Lung cancer is a type of cancer that begins in the lungs. Your lungs are two spongy organs in your chest that take in oxygen when you inhale and release carbon dioxide when you exhale.
Lung cancer is the leading cause of cancer deaths in the United States, among both men and women. Lung cancer claims more lives each year than do colon, prostate, ovarian and breast cancers combined.
People who smoke have the greatest risk of lung cancer. The risk of lung cancer increases with the length of time and number of cigarettes you’ve smoked. If you quit smoking, even after smoking for many years, you can significantly reduce your chances of developing lung cancer.
Smoking causes the majority of lung cancers — both in smokers and in people exposed to secondhand smoke. But lung cancer also occurs in people who never smoked and in those who never had prolonged exposure to secondhand smoke. In these cases, there may be no clear cause of lung cancer.
How smoking causes lung cancer
Doctors believe smoking causes lung cancer by damaging the cells that line the lungs. When you inhale cigarette smoke, which is full of cancer-causing substances (carcinogens), changes in the lung tissue begin almost immediately.
At first your body may be able to repair this damage. But with each repeated exposure, normal cells that line your lungs are increasingly damaged. Over time, the damage causes cells to act abnormally and eventually cancer may develop.
Doctors divide lung cancer into two major types based on the appearance of lung cancer cells under the microscope. Your doctor makes treatment decisions based on which major type of lung cancer you have. The two general types of lung cancer include:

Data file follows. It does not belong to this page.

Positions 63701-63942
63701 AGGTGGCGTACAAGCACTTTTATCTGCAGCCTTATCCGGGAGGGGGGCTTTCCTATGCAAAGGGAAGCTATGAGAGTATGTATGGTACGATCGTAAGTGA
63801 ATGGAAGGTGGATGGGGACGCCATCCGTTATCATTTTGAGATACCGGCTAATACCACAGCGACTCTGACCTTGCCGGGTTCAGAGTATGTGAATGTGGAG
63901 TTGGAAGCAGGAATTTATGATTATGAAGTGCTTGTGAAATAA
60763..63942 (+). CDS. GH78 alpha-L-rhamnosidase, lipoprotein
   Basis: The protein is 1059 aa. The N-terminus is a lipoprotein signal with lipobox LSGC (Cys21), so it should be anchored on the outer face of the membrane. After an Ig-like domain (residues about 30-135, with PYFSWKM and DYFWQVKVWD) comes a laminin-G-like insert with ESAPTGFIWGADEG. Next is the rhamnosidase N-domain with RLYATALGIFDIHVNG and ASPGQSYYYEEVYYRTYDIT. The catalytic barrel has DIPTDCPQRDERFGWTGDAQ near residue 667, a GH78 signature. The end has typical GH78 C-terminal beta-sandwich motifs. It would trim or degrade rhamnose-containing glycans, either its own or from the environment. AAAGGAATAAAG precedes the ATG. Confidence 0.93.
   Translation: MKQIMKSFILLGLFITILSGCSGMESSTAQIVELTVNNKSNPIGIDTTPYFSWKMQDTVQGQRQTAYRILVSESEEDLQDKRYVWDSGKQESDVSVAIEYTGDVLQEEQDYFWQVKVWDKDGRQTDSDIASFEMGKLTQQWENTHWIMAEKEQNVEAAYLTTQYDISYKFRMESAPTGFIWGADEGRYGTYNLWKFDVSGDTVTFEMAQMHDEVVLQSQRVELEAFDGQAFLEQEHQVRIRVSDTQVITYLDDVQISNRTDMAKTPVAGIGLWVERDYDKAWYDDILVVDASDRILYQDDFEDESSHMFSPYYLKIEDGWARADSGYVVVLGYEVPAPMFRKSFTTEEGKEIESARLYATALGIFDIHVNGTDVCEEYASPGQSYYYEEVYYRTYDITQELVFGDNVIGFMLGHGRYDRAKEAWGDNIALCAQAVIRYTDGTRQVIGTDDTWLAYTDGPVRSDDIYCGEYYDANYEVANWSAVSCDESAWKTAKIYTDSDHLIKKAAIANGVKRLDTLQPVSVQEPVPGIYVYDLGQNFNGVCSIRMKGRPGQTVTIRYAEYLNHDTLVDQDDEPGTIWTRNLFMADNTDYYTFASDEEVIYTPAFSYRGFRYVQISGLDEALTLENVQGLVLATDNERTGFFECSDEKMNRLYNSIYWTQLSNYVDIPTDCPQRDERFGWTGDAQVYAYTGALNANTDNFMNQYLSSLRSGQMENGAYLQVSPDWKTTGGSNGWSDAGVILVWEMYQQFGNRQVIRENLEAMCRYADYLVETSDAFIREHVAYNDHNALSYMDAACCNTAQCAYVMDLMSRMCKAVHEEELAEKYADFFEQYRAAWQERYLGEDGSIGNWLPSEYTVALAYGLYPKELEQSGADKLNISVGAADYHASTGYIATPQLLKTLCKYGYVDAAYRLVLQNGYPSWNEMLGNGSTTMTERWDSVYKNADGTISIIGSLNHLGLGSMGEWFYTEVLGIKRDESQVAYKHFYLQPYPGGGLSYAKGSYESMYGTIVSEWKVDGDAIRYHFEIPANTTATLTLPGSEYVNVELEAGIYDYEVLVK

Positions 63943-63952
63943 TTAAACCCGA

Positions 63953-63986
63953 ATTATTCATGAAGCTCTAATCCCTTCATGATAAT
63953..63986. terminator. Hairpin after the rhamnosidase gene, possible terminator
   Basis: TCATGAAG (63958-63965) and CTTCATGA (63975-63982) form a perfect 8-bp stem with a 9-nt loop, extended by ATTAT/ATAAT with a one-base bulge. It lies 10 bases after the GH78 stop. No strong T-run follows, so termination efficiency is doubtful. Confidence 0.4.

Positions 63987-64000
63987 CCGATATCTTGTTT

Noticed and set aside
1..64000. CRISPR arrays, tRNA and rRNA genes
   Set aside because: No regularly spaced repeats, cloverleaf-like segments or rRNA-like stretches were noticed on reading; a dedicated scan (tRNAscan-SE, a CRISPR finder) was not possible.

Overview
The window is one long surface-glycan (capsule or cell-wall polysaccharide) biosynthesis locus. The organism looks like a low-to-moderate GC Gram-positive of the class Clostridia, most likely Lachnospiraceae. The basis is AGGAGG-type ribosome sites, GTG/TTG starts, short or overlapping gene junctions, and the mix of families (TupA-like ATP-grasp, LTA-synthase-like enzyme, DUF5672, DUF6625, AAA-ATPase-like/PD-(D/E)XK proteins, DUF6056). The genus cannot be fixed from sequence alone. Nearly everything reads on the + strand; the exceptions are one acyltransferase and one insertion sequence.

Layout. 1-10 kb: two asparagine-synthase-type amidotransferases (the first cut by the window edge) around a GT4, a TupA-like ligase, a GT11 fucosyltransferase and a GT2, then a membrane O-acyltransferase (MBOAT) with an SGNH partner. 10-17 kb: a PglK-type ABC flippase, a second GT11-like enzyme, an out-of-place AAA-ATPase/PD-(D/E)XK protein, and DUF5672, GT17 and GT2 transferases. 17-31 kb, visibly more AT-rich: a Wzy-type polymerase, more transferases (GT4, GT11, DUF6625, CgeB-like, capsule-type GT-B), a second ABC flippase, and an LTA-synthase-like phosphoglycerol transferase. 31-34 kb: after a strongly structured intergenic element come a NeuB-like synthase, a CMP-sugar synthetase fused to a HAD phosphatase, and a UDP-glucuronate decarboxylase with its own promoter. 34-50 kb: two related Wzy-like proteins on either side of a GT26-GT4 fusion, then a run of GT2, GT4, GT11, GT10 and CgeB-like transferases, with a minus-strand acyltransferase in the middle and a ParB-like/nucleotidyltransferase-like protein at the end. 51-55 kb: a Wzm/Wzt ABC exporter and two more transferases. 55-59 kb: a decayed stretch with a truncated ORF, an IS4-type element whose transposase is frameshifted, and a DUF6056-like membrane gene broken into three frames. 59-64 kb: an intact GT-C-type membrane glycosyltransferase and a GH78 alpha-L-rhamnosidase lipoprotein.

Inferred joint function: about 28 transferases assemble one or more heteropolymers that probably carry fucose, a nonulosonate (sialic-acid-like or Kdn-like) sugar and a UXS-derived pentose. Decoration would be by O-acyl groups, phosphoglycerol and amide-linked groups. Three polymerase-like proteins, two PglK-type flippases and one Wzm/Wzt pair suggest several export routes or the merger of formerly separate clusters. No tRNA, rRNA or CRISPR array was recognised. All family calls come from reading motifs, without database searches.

- Small cell lung cancer. Small cell lung cancer occurs almost exclusively in heavy smokers and is less common than non-small cell lung cancer.
- Non-small cell lung cancer. Non-small cell lung cancer is an umbrella term for several types of lung cancers that behave in a similar way. Non-small cell lung cancers include squamous cell carcinoma, adenocarcinoma and large cell carcinoma.
Lung cancer typically doesn’t cause signs and symptoms in its earliest stages. Signs and symptoms of lung cancer typically occur only when the disease is advanced.
Signs and symptoms of lung cancer may include:
- A new cough that doesn’t go away
- Changes in a chronic cough or “smoker’s cough”
- Coughing up blood, even a small amount
- Shortness of breath
- Chest pain
- Losing weight without trying
- Bone pain
Make an appointment with your doctor if you have any signs or symptoms that worry you.
If you smoke and have been unable to quit, make an appointment with your doctor. Your doctor can recommend strategies for quitting smoking, such as counseling, medications and nicotine replacement products.